Sunday, October 16

The month of dread (and the post that nearly wasn't)

I have been avoiding this post all month.

Pinktober. Ugh.

I don't know if it's just because I'm now a "survivor", or if it's because the pink-washing has become more prevalent in the last 5 years, but these days I can't go anywhere without being bombarded by every NFL player and toilet paper package wrapped in pink, with promises of donating a portion of the proceeds to breast cancer. Research or otherwise, these things are not usually very specific on how much money will be donated, or exactly which charity organization will receive the funds.

Which only makes me think they're being vague on purpose, and they're so very grateful that we consumers are so generous and wanting to help people, that we'll buy up all that stuff with the pink ribbon and feel great about the whole thing. What a boondoggle!

Now, I'm not saying every single thing awash in pink is being deceptive. I'm sure there are some companies who really do donate a significant portion of the proceeds to reputable charities. But I'm sure there are those that don't, too. And that just really chaps my hide! This is a great site that explains pinkwashing and those companies who are doing the right thing.

This year, I have some amazing friends I met through YSC (Young Survival Coalition) who have some great ways you can actually make a difference in a survivor's life, and even help fund more research in metastatic disease.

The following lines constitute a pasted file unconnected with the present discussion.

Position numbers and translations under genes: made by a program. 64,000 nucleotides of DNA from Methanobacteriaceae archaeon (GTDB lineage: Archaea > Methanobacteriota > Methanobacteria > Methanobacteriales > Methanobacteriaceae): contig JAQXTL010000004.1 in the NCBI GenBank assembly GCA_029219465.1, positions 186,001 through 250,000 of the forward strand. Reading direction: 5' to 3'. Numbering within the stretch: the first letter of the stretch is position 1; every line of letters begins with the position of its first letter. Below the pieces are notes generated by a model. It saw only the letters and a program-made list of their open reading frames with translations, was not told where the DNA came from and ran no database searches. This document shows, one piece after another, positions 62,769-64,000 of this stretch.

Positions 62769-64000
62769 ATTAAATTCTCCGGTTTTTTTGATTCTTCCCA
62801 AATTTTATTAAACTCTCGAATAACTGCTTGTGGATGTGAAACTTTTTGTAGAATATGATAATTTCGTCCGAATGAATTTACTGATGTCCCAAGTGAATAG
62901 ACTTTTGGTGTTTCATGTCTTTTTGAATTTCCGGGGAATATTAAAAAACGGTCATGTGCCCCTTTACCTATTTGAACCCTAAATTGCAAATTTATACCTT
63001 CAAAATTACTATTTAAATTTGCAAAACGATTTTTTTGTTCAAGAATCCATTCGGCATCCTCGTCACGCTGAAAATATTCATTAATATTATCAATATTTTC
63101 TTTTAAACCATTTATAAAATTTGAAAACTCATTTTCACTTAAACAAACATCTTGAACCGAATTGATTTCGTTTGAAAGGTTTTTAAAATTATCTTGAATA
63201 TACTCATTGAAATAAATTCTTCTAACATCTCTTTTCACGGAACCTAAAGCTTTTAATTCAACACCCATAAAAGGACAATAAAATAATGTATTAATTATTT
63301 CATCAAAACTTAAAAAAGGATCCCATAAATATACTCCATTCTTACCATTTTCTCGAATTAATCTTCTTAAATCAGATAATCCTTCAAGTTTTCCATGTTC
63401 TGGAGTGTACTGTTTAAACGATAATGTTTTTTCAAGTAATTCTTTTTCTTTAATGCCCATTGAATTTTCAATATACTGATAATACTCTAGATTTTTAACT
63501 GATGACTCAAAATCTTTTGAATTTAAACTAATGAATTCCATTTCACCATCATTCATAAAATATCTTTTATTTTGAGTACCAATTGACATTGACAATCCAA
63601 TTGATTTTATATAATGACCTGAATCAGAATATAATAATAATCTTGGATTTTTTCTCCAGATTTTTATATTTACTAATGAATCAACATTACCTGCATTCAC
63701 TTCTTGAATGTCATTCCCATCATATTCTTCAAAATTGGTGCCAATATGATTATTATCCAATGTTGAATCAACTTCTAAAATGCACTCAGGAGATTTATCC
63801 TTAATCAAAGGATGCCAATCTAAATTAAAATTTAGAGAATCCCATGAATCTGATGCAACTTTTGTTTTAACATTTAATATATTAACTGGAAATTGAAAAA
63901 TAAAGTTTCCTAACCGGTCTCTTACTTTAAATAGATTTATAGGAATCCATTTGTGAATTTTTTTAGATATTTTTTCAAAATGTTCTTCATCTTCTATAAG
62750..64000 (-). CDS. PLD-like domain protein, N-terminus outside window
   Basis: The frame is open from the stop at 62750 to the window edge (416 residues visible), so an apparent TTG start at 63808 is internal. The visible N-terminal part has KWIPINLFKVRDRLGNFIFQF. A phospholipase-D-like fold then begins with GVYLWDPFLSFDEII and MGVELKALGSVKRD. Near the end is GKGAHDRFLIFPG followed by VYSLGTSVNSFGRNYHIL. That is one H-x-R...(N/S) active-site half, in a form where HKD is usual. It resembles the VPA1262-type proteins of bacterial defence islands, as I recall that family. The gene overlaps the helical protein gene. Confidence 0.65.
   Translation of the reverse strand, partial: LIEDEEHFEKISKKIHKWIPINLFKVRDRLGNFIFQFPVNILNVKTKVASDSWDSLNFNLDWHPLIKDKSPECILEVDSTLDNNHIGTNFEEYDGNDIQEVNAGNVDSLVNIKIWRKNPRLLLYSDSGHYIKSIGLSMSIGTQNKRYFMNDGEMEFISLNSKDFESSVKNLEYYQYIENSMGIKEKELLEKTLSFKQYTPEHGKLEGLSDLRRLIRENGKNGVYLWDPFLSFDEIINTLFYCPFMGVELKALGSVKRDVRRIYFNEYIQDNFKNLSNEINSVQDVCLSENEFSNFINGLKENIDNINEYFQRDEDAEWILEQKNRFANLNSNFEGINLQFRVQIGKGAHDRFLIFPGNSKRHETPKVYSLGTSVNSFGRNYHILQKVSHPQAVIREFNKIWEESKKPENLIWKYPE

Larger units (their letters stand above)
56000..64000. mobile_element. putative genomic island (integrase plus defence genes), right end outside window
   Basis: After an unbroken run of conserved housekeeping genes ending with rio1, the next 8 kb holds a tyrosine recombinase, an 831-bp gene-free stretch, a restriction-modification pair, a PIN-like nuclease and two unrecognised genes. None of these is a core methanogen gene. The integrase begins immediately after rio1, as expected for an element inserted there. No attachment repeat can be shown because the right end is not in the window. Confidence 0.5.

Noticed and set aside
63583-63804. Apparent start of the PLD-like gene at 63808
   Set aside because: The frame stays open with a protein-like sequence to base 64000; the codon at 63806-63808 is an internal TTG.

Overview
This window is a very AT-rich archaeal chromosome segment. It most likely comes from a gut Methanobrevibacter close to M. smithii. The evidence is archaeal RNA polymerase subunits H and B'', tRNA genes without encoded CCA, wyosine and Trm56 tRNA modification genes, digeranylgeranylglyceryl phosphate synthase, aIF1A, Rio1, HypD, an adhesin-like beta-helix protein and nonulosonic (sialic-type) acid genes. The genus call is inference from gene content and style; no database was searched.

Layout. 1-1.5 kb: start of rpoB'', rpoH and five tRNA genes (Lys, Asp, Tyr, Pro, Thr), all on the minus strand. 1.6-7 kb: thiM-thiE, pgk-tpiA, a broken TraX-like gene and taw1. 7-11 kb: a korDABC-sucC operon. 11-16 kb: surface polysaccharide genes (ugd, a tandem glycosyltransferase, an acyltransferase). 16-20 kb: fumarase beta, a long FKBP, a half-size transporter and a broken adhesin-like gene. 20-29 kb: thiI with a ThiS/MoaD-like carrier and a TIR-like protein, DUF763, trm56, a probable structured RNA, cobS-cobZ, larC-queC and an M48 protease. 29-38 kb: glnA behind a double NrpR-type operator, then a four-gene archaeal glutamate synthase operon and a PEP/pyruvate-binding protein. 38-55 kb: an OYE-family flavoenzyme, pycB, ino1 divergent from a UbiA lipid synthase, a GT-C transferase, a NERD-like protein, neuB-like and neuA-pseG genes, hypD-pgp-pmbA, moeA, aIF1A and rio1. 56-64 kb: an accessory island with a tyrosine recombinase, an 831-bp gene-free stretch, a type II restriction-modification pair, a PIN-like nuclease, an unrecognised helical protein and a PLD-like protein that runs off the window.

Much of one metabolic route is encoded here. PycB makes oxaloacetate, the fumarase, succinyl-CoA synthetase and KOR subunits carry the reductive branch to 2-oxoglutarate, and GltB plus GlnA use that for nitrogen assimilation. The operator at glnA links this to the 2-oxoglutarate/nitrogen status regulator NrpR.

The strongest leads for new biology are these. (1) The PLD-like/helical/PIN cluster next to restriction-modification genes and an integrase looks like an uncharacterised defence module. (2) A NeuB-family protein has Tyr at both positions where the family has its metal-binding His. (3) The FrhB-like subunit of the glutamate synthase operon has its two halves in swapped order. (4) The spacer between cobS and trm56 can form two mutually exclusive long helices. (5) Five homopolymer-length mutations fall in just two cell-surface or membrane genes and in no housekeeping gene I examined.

Debbie Cantwell began the Pink Daisy Project soon after her diagnosis and treatment for breast cancer. She is doing amazing work for our fellow sisters.

Sally Drees decided there needed to be more donations directed to actual survivors and research for metastatic disease. To that end, she started the 31 Day Project. Find it on Facebook, and learn more about the idea.

Aren't you glad I didn't slap up a bunch of statistics? Believe me, I thought about it. (Especially the one about an American dying from breast cancer every 14 minutes.) But really, statistics lie. Upon diagnosis, I had an 86% chance of survival. As a young mom, those odds are not great. Not bad, and certainly I know women who've been given worse. But really, each one of us are not a statistic. We are fighting every day to continue living.

Thank you for coming here and reading my random thoughts. Happy October!!

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